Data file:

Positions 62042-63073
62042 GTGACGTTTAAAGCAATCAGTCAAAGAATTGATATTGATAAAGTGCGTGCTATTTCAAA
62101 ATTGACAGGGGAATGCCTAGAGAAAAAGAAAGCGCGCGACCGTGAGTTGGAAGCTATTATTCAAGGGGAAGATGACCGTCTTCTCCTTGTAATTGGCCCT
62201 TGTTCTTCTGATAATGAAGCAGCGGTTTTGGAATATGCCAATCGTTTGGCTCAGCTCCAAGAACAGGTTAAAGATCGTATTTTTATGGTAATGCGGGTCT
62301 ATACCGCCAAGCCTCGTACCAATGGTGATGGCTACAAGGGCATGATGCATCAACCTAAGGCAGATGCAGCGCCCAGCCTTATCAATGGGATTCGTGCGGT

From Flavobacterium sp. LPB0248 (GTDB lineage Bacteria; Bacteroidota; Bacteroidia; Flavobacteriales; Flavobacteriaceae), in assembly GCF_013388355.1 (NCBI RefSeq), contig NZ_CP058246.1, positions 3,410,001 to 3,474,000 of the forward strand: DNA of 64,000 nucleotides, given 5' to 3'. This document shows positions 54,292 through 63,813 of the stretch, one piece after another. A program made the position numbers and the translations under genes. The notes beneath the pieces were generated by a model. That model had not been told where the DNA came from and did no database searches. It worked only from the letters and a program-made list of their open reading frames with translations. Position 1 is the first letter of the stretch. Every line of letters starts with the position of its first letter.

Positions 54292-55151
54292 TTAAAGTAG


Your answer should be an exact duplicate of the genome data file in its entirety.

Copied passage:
Positions 62042-63073
62042 GTGACGTTTAAAGCAATCAGTCAAAGAATTGATATTGATAAAGTGCGTGCTATTTCAAA
62101 ATTGACAGGGGAATGCCTAGAGAAAAAGAAAGCGCGCGACCGTGAGTTGGAAGCTATTATTCAAGGGGAAGATGACCGTCTTCTCCTTGTAATTGGCCCT
62201 TGTTCTTCTGATAATGAAGCAGCGGTTTTGGAATATGCCAATCGTTTGGCTCAGCTCCAAGAACAGGTTAAAGATCGTATTTTTATGGTAATGCGGGTCT
62301 ATACCGCCAAGCCTCGTACCAATGGTGATGGCTACAAGGGCATGATGCATCAACCTAAGGCAGATGCAGCGCCCAGCCTTATCAATGGGATTCGTGCGGT

From Flavobacterium sp. LPB0248 (GTDB lineage Bacteria; Bacteroidota; Bacteroidia; Flavobacteriales; Flavobacteriaceae), in assembly GCF_013388355.1 (NCBI RefSeq), contig NZ_CP058246.1, positions 3,410,001 to 3,474,000 of the forward strand: DNA of 64,000 nucleotides, given 5' to 3'. This document shows positions 54,292 through 63,813 of the stretch, one piece after another. A program made the position numbers and the translations under genes. The notes beneath the pieces were generated by a model. That model had not been told where the DNA came from and did no database searches. It worked only from the letters and a program-made list of their open reading frames with translations. Position 1 is the first letter of the stretch. Every line of letters starts with the position of its first letter.

Positions 54292-55151
54292 TTAAAGTAG